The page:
NPR: Let me rephrase then, because I want to know what you think are the preoccupations of hip-hop these days? What are the things that you think the music is speaking to?
Kweli: As far as mainstream hip-hop? Molly. Sex, drugs. We’re in our rock ‘n’ roll phase, you know? Sex, drugs and party, party, party. That’s where it’s at in the mainstream. But you’d be fooled if you only got your hip-hop from the mainstream. One of the biggest hip-hop artists in the country right now is Macklemore, who doesn’t do anything like that. Macklemore seems like he’s coming from a sort of white, or suburban perspective, whereas I was coming from more of an inner-city perspective.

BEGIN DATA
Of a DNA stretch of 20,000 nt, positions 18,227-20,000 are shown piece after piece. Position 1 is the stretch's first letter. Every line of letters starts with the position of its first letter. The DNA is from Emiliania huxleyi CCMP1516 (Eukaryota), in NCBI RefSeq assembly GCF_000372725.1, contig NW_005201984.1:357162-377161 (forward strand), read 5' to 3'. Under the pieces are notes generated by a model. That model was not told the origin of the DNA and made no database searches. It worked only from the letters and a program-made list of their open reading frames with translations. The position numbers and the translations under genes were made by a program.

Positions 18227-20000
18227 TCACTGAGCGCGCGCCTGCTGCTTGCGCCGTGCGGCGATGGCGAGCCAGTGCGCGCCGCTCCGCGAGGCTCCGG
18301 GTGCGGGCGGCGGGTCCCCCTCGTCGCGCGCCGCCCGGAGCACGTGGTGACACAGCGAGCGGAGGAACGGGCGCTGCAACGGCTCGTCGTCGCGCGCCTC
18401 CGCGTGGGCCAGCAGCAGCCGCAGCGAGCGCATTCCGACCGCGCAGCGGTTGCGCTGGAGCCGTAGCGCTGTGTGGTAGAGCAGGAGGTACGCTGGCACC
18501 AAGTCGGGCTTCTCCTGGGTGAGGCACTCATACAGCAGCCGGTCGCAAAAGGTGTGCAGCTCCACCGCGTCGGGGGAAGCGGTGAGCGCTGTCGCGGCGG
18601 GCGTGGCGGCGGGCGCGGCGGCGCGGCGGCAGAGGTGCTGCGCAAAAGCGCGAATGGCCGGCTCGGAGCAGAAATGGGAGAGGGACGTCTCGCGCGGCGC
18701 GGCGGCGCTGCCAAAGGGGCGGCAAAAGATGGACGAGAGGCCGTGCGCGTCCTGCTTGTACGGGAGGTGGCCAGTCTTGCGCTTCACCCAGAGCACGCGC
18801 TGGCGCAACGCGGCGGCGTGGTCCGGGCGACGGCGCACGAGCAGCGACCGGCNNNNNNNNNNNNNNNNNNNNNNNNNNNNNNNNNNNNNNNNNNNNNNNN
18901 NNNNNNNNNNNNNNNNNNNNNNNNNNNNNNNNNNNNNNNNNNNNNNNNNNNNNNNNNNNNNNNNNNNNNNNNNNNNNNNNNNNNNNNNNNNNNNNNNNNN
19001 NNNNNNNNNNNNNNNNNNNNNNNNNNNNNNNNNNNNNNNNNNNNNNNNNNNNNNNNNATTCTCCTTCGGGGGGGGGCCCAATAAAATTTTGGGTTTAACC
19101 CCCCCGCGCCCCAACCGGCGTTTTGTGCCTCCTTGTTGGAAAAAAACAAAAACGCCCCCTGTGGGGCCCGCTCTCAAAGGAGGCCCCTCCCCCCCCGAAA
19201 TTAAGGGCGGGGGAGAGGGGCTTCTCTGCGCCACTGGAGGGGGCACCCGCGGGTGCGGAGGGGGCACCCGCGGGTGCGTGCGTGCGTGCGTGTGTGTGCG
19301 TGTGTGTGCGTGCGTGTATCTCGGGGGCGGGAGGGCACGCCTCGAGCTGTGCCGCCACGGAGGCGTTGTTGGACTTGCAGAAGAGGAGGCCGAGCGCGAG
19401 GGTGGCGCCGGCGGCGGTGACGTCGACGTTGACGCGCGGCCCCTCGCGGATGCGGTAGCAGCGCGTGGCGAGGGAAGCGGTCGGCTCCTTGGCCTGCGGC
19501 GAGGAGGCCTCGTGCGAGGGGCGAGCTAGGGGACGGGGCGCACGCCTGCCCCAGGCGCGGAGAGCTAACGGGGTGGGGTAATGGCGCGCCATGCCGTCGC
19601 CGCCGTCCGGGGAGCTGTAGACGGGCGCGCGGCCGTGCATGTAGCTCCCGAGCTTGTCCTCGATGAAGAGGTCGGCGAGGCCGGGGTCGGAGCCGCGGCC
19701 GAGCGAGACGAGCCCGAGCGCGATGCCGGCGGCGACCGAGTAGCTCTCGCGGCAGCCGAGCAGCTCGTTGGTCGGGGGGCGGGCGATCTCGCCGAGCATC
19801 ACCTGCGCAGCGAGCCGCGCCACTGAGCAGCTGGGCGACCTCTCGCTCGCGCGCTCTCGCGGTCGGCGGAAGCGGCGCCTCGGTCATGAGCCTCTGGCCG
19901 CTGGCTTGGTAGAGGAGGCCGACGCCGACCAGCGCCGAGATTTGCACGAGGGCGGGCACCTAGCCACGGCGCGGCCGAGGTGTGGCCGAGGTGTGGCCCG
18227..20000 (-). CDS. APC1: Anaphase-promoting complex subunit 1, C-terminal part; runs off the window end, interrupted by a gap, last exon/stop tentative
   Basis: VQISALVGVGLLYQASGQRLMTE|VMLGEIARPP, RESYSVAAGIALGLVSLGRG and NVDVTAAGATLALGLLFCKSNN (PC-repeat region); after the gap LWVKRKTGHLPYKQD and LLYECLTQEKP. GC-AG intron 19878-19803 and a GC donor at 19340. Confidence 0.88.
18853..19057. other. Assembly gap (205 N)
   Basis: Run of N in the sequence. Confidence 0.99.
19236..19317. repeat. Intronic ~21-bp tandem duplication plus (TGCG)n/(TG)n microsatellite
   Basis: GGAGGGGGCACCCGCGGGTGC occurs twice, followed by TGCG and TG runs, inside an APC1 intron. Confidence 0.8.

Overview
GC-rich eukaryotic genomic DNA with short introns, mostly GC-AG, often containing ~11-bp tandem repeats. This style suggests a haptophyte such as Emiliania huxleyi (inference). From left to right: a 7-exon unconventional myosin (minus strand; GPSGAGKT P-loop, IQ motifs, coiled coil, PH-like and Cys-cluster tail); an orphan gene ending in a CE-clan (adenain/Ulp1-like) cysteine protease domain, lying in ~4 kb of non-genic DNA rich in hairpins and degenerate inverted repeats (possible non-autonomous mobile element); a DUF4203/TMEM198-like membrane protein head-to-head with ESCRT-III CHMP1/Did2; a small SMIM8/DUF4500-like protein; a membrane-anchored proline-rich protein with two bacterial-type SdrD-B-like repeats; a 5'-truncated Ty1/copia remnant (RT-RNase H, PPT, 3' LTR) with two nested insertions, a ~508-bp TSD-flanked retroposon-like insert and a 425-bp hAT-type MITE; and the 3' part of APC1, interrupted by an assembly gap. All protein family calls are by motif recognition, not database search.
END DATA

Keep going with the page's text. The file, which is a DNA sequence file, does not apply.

But the things that move people are not just found in the mainstream culture. So when we talk about hip-hop in general, hip-hop is preoccupied with life. You could find a hip-hop song dealing with any subject matter, but the stuff that’s being promoted and marketed and the corporations are spending major money on is the decadent stuff, which is mostly about drug use and sex. That’s why people get a skewed perspective of hip-hop. Hip-hop fans themselves aren’t even listening to that stuff. Most hip-hop fans aren’t listening to mainstream hip-hop. It’s people from other walks of life and genres who don’t have anything invested in hip-hop, who are pop listeners or who listen to whatever’s trendy, that are driving that. But when that stuff is not trendy anymore, you’ll start to see clearer what the subject matters of hip-hop are and how diverse they are.